It was only recently that I first heard of Daniel Wellington, a Swedish watch company founded in 2011 by Fillip Tysander. So if it was Fillip who founded it, who’s Daniel Wellington? The story goes that Fillip was inspired Daniel Wellington by chance on an Australian adventure – Daniel being a Brit with a penchant for vintage watches on weathered NATO straps.
It was this chance encounter which led to the company’s existence, and its name. From there, these Chinese-made watches with Japanese Miyoto movements have lead to Daniel Wellington hitting $220m in revenue – a year.
Every review I’ve seen so far has been on hard-line fashion websites – and naturally have focused on aesthetics. I want to look a little deeper at quality, materials, and the St Mawes’ movement. This watch isn’t a sample; I bought it for complete balance.
The initial reception is certainly enjoyable. The St Mawes comes well presented in a book-esque box, covered in faux-but-nice leather. Opening it up, the implication is that you start your own story with this watch – a clever idea, if intentional. A small DW marked tool is included for swift switching of straps.
The St Mawes watch itself is strikingly slim and shines its rose gold colour brightly in any light. Towards the rear of the case, it gets slightly thicker to a peak of 6mm, going through a number of smoothly staggered levels to get there. The rear of the case is truly gorgeous, and almost needs to be seen to be fully appreciated.
Material wise, this particular Daniel Wellington watch is stainless steel and only coloured rose gold, so there’s very little intrinsic value in the materials – but what were you expecting for the price?
Its window is completely flat mineral crystal, which has its positives and negatives: It is an extremely clear material which isn’t particularly susceptible to reflections, but can also have issues with scratches and marring over time.
Keeping the time is a Japanese Quartz movement made by Miyoto. If you are unfamiliar, quartz watches work by vibrating a crystal accurately at a certain frequency, it then measures this frequency and sends an electronic pulse every second. At this price point, these movements are great for reliability, accuracy, and lack of maintenance.
In my experience the Quartz Miyoto movement keeps accurate time, to approximately 1 minute per month. Of course, this is harder to measure without a second hand, but is accurate enough to allude to aesthetics being the driving factor behind the omission of a second hand – not hiding abysmal time-keeping.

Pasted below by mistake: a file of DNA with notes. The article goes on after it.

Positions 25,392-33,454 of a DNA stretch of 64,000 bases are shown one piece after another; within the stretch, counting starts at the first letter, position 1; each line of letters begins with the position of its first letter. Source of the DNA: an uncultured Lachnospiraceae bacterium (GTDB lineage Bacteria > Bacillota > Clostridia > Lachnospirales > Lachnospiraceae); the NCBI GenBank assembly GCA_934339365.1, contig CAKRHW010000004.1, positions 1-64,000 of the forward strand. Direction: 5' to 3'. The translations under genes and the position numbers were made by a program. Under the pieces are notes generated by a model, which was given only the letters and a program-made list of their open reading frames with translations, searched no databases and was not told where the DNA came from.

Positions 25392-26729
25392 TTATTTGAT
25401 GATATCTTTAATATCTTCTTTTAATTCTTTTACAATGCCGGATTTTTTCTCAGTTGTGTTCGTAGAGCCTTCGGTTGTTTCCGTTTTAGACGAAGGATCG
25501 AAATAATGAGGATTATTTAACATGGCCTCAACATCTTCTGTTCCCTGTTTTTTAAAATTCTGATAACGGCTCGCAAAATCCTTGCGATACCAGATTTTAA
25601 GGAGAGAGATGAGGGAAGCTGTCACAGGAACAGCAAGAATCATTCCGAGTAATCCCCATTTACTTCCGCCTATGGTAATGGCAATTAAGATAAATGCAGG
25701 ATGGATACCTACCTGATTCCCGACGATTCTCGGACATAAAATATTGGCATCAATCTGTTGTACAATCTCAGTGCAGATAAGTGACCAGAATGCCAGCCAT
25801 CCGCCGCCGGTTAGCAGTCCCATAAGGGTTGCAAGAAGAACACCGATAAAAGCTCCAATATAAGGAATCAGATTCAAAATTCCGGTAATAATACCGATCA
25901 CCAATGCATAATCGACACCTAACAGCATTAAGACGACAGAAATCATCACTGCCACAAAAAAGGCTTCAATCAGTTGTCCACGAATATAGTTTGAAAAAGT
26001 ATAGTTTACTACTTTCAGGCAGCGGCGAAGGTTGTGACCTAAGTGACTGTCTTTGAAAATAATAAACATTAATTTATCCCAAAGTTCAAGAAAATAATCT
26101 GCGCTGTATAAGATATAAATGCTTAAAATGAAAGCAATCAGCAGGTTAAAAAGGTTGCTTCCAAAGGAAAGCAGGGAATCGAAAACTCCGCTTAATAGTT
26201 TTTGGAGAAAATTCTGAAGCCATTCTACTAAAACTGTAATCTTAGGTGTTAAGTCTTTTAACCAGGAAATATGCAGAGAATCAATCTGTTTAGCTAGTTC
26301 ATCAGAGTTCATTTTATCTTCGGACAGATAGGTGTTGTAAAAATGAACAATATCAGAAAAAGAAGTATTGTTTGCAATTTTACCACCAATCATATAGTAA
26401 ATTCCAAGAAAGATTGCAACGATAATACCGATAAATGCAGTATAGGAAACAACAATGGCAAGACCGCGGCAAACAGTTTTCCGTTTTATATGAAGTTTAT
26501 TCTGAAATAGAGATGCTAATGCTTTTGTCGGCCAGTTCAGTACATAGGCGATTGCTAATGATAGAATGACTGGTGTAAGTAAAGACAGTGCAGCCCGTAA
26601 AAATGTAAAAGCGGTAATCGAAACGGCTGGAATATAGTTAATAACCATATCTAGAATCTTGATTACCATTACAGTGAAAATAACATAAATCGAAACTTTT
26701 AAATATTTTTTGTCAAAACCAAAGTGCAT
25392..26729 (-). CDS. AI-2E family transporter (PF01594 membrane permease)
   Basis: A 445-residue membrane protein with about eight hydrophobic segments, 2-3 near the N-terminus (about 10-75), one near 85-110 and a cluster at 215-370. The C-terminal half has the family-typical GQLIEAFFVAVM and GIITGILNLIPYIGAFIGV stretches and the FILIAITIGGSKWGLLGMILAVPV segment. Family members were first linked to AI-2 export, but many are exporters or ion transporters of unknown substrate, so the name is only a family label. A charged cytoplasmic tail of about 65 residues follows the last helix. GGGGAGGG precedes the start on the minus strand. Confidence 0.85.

Its face is finished in a subtle satin sheen, perhaps very slightly more of a cream than pure white. Around the edge are crisp baton markers at 5 minute intervals, and impeccably printed minute markers. This arrangement of minute markers isn’t unusual, but the precision at which it is done is. All lined up, and as sharp as the eye can perceive, I’ve had watches at multiples of the St Mawes’ price execute this half as well.
Onto the strap – an important part of Daniel Wellington’s marketed ethos. Going back to the brand’s roots, part of the inspiration was Daniel Wellington’s – the person – penchant for wearing vintage watches on “old, weathered NATO straps.”
Whilst the St Mawes has a leather strap, one can assume the intention to be worn into a fine patina continues on regardless – and that it does well.
As with most leather, the first few wearings of the strap aren’t the best – it’s stiff and unforgiving. As time goes on, it becomes more and more comfortable and develops a fantastic patina which it wears well. The longevity is largely unknown – unlike your grandfather’s classic Barbour, the oldest DW straps are just five years old.
The strap is made of Genuine Leather which, contrary to popular belief, is the lowest quality of real leather. As the pictures reveal, it is made by bonding several layers of low quality leather together with glue, and is typically then painted to look like it’s a higher quality than it is. Genuine Leather is the chipboard of the leather industry – made from what is left after creating the most desirable items.
There’s nothing wrong with this per se – it is a comfortable strap to wear – but perhaps hints at disparity between the brand’s image of long-wearing quality and reality.
I’ll be clear; this isn’t the type of watch that I would usually like. However, I find it hard to get away from the fact that it is an exceptionally pretty watch – if not slightly boring/minimalist in design. The way the rose gold accents catch the light is hard to convey in pictures and text alike, making it truly a watch to see in real life.
Whilst the popularity of Daniel Wellington is undoubtedly due to cunning marketing, the flame would’ve died down if they weren’t reasonable – if not good – watches too.
It is refreshingly light to wear on the wrist, and at a refreshing price point too. Your day might be ruined if you lose or break this watch, it won’t ruin your year. At the £75 mark from Amazon, it’s hard to go wrong with what is a versatile, attractive watch.